Persistent economic anxiety at home and the advance of Islamic extremists in Iraq and Syria are complicating life for Barack Obama, helping push his job approval rating back under water, to its lowest of the year.
Forty-five percent of Americans in the latest ABC News/Washington Post poll approve of Obama’s job performance, while 49 percent disapprove, his weakest rating since late 2014. He’s lost 5 points in approval since January and hasn’t seen majority support since May 2013.
When it comes to presidential approval, hell hath no fury like economic discontent, and the economy’s gains haven’t been enough to calm fears on that front. Seventy-three percent remain worried about the economy’s direction, and among them Obama’s approval drops to 35 percent.
Further, Obama gets only a 31 percent approval rating specifically for handling the advance of Islamic State militants, with 55 percent disapproving. His approval for handling ISIS is 16 percentage points worse than his rating on handling the worrisome economy.
Gains by ISIS reopen a regretted chapter for many Americans. After easing slightly, 64 percent again make the painful judgment that the U.S.-led war in Iraq was not worth fighting. That’s up by 6 points from March 2013 and just 2 points from the broadest rejection of the war on record, 66 percent, at the height of Iraq’s sectarian strife in spring 2007.
The poll, produced for ABC by Langer Research Associates, finds that Obama’s not receiving full blame for the situation. Forty percent of Americans mainly fault his military policy for the recent advances by the Islamic State in Iraq; about as many, 38 percent, mainly blame the weakness of Iraq’s army. An additional 9 percent blame both equally.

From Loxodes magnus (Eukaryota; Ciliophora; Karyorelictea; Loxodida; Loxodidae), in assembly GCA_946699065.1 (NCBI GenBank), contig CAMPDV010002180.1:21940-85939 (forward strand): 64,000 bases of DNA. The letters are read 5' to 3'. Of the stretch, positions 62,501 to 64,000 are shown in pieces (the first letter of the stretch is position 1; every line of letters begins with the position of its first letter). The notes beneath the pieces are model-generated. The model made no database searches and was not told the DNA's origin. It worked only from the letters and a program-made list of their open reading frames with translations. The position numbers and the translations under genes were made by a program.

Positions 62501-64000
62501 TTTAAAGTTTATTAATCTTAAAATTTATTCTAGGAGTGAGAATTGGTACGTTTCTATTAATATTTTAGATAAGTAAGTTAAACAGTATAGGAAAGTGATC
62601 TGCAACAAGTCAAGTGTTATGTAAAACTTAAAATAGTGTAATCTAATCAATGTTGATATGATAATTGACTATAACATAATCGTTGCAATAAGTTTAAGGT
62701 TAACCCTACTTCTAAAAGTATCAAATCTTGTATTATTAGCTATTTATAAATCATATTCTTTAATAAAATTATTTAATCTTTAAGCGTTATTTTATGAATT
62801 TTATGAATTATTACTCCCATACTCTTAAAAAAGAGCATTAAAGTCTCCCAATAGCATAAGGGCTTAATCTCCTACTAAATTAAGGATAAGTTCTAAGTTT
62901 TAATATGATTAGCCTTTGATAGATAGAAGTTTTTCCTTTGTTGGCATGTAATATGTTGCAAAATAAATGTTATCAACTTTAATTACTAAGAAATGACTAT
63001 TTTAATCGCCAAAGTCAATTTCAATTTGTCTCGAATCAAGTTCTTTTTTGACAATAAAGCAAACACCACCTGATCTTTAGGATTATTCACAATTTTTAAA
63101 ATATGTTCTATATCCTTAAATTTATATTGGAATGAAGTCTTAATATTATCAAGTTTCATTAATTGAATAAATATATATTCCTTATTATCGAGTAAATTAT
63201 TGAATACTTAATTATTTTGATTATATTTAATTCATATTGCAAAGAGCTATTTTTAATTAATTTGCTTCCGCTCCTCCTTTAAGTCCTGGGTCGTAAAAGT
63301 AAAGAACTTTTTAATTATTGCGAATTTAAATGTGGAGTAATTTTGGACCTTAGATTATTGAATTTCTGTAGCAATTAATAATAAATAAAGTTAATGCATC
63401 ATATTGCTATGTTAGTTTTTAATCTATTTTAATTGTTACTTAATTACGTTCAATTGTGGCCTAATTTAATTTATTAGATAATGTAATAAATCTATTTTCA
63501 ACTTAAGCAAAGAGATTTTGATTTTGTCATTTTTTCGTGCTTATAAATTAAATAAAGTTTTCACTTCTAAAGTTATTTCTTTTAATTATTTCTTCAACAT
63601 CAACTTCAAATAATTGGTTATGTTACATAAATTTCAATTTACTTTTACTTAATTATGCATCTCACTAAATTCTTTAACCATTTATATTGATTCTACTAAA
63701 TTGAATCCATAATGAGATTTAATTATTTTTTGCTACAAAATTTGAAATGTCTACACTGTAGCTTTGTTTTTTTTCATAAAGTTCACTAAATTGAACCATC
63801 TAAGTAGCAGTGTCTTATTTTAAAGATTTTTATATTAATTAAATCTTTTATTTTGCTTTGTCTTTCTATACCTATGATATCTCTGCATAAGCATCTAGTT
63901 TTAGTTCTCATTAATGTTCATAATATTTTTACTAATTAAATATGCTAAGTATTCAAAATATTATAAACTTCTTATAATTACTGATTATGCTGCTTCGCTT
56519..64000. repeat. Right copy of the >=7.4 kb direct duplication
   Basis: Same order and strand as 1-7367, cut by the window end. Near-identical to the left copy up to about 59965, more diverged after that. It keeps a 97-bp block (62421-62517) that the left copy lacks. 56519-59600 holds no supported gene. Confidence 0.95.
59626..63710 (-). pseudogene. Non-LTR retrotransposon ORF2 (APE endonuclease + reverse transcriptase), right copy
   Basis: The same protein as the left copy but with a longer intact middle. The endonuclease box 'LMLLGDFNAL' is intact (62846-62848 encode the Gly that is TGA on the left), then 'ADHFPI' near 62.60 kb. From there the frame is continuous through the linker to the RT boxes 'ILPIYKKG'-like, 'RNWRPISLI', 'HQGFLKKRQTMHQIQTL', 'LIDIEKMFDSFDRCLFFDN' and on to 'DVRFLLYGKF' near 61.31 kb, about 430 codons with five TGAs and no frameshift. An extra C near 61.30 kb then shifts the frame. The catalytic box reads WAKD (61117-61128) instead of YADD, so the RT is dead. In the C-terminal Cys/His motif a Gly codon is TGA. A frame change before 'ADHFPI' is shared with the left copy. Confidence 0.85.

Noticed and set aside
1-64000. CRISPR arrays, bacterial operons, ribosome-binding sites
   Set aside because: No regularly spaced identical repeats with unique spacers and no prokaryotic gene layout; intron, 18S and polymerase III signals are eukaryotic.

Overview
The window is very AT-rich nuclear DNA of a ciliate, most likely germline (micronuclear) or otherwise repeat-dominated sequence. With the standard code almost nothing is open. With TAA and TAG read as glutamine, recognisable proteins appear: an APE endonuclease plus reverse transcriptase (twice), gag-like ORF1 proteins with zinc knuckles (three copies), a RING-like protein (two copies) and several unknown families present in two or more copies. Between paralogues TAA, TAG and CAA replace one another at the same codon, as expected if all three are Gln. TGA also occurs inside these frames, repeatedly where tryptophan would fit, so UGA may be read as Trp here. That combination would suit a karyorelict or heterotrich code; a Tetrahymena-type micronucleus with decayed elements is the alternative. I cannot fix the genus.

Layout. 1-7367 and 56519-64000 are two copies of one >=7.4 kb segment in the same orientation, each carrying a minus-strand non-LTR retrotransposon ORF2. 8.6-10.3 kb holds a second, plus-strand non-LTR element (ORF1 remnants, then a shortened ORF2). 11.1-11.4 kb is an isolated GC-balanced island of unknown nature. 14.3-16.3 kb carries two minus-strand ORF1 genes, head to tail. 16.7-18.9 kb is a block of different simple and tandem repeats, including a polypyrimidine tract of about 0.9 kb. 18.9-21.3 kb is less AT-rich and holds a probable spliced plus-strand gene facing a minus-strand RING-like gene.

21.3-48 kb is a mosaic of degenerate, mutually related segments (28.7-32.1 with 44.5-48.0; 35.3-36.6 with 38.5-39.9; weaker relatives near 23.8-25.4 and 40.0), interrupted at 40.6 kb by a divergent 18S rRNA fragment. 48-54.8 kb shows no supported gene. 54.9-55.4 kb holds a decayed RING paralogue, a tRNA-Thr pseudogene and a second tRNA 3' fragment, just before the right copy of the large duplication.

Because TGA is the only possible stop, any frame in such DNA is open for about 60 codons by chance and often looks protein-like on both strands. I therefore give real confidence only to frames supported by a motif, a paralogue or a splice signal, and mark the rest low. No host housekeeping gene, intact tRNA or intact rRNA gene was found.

That’s a highly partisan and ideological judgment; at its peak, 66 percent of strong conservatives mainly blame Obama, as do 56 percent of Republicans. Democrats, liberals and moderates, by contrast, are much more apt to pin ISIS’ advances on failings by the Iraqi military.
Economic worry is less partisan in nature, but still has that element: Eighty-nine percent of Republicans are worried about the condition of the economy over the next few years, as are 74 percent of independents and 64 percent of Democrats. The range, at its widest, is from 92 percent worry among conservative Republicans to 58 percent among liberal Democrats.
It’s striking, in any case, that even with recovery under way, 73 percent overall still are worried about the economy – down from a peak of 88 percent in October 2008, but still a mighty level of concern. Indeed nearly a third are “very” worried, the rest somewhat so.
There’s additional economic difficulty for the president: After improving from October through March, from 42 to 49 percent, public approval of his handling of the economy has flattened, at 47 percent, with 48 percent disapproving. Unsurprisingly, disapproval of how he’s handling the economy soars among those most worried about it, to 79 percent.
How to handle economic dislocation is likely to be an issue in the presidential election ahead. In this poll, Americans by a 2-1 margin, 62-31 percent, say the federal government should pursue policies that try to reduce the gap between wealthy and less well-off Americans. It’s another highly partisan and ideological issue, with Republicans and conservatives far more apt to oppose such policies, others more apt to support them.
As such, addressing wealth inequality is an issue that looks set to benefit the ultimate Democratic candidate in the election season. But, barring a turnaround, the public’s broad, continued economic worry, on Obama’s watch, offers pushback to the Republicans.
This ABC News/Washington Post poll was conducted by landline and cellular telephone May 28-31, 2015, in English and Spanish, among a random national sample of 1,001 adults. Results have a margin of sampling error of 3.5 points for the full sample, including design effect. Partisan divisions are 30-22-36 percent, Democrats-Republicans-independents.
The survey was produced for ABC News by Langer Research Associates of New York, N.Y., with sampling, data collection and tabulation by Abt-SRBI of New York, N.Y.